Why Are Gas Prices So High Right Now?

Prices as the gas pump

Gasoline prices are displayed at a gas station on March 6, 2022 in San Mateo County, California. (KCM/Getty Images)

Here’s why you’re feeling pain at the pump. 

Gas prices are hitting record highs as the conflict between Russia and Ukraine continues to escalate. 

The fuel-savings app GasBuddy said Monday that the average price of U.S. gas reached a new all-time record of $4.104 a gallon, which surpasses the previous record of $4.103, which was set back in 2008. To put that into perspective, the national average jumped by 49.1 cents per gallon over just the last seven days.

Unfortunately, it doesn’t look like this pain at the pump will likely go away anytime soon, as forecasters anticipate these sky-high costs could stick around for much longer than they did when the last record was set.

We’re breaking down how the ongoing crisis in Ukraine is affecting gas prices, what the White House is doing about it, and how you can personally mitigate rising costs. 

What’s causing fuel prices to rise?

There are a number of factors at play. For one thing, Russia’s invasion of Ukraine has undoubtedly put pressure on global oil markets. And as USA Today notes, there has also been an increase in demand as states lift their mask mandates and many residents head out for their spring vacations.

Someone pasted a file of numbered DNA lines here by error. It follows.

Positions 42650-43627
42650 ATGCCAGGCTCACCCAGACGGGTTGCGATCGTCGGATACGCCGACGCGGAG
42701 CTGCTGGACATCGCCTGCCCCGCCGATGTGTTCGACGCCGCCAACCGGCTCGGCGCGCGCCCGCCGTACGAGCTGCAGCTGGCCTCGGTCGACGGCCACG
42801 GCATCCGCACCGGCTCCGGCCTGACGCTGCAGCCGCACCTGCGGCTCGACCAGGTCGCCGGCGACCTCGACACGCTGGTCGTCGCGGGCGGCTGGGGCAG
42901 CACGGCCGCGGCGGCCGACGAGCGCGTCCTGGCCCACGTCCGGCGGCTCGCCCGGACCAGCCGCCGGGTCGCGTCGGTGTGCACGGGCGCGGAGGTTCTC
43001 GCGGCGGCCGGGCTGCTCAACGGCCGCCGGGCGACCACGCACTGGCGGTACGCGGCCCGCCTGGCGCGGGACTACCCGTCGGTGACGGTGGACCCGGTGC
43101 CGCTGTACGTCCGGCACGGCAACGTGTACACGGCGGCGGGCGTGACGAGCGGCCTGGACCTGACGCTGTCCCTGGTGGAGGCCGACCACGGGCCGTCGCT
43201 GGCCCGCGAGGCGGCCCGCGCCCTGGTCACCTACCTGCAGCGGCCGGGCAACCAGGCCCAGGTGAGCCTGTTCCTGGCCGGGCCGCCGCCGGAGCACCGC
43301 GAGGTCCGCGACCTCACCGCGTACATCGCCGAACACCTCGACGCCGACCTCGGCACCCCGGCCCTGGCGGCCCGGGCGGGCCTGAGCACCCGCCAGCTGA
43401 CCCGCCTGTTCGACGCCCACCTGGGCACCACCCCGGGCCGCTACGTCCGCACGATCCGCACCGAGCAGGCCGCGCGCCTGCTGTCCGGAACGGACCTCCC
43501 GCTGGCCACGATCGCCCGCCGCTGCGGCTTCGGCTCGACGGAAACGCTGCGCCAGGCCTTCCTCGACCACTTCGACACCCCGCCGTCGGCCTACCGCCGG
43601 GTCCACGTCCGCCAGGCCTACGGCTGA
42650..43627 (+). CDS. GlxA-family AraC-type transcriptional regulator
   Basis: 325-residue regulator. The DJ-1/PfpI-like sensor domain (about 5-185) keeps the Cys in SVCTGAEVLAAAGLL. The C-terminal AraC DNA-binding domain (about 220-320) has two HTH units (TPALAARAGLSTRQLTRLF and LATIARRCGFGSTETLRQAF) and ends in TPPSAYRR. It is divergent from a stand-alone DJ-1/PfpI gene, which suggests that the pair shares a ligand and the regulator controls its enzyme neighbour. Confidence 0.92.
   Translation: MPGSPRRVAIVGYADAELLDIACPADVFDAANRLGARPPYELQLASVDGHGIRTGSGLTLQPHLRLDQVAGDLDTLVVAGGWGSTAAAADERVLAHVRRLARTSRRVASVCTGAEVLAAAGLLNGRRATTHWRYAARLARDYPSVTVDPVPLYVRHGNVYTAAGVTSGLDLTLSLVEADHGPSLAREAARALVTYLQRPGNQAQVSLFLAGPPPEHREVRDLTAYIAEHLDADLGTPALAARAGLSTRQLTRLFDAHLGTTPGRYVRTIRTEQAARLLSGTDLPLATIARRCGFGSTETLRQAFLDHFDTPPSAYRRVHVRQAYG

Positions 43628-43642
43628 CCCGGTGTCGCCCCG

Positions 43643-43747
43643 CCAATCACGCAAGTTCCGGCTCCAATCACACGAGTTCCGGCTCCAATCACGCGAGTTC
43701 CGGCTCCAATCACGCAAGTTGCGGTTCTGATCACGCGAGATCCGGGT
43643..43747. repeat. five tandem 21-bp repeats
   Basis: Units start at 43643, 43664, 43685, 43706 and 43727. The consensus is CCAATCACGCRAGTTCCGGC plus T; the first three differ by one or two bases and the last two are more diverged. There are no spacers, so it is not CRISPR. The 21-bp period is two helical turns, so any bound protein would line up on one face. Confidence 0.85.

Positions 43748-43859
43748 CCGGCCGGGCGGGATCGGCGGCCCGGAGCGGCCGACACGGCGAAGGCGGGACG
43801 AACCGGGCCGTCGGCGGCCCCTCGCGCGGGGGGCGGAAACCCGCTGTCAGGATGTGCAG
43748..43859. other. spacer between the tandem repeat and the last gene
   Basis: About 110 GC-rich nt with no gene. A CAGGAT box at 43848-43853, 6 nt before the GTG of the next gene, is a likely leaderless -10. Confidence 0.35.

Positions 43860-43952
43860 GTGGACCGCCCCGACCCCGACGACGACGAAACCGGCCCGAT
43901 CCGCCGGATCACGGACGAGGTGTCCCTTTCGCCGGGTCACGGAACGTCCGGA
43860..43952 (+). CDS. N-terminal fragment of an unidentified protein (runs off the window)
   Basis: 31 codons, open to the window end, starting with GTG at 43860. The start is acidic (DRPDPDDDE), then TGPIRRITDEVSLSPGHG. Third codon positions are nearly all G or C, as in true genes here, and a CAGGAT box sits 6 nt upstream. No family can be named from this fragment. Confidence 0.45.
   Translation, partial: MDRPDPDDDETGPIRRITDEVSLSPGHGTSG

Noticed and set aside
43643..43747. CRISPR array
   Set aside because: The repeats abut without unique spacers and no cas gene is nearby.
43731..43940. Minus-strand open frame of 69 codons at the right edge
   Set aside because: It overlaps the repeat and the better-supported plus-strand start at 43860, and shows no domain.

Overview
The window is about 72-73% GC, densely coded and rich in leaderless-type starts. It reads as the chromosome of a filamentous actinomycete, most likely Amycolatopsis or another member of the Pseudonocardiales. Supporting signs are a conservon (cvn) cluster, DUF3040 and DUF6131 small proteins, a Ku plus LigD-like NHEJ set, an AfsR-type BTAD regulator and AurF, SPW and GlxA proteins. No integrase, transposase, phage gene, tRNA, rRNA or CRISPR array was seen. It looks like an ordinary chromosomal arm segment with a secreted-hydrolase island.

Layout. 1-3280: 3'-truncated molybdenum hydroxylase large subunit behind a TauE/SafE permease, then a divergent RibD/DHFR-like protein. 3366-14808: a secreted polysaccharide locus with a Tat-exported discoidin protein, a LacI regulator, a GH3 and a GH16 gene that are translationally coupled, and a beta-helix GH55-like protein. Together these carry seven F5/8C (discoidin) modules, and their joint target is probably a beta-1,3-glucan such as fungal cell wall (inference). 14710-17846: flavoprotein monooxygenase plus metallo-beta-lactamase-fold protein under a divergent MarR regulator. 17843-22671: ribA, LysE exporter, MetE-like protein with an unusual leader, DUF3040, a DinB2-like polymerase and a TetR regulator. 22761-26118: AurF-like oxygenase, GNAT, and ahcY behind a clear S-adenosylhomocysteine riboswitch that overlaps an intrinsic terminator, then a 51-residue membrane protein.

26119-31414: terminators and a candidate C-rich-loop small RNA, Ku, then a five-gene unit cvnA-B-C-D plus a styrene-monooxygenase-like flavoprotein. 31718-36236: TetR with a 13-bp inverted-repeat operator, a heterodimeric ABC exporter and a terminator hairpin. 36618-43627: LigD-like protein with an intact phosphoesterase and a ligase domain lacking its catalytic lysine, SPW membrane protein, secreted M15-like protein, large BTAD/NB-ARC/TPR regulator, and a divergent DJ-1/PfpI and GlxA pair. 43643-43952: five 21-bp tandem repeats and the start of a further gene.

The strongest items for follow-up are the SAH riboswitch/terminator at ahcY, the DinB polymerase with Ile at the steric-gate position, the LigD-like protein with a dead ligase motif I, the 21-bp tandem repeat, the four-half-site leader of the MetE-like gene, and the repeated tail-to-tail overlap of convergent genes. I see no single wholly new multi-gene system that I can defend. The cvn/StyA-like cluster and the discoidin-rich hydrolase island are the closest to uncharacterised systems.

This comes as President Biden on Tuesday announced a ban on all Russian oil imports over the country’s invasion of Ukraine, which would be the latest in a number of harsh sanctions imposed by the White House. While the move could drive up fuel costs even more, Biden vowed to do everything he could to protect Americans at home.

“Putin’s war is already hurting American families at the gas pump,” Biden said. “I’m going to do everything I can to minimize Putin’s price hike here at home,” he said

Where is gas the most expensive?

The west is facing the brunt of these rising costs, but the eye-popping figures are showing up across the nation. Here are the 10 states where consumers’ wallets are hurting the most:

California: $5.34

Hawaii: $4.69

Nevada: $4.59

Oregon: $4.51

Washington: $4.44

Alaska: $4.39

Illinois: $4.30

Connecticut: $4.28

New York: $4.26

Pennsylvania: $4.23

What can consumers do about these costs?

As frustrating and stressful as these rising costs can be, there are some things you can do. The best thing to do to keep your gas expenses down is to take advantage of gas apps like those from GasBuddy, AAA, or Gas Guru (all of which are available on both Apple and Android devices). How you pay could also help a lot: Some stations offer a discounted rate if you pay with cash instead of a credit card. 

There are also a number of other ways to save, such as reducing the number of trips you take and making sure your car is running more efficiently by checking your tires. Just slowing down and reducing your speed can even make a difference, according to GasBuddy analyst Patrick DeHaan.

“Reducing your speed to 65 on the highway can increase fuel economy by as much as 15 to 20 percent,” he told Yahoo! News.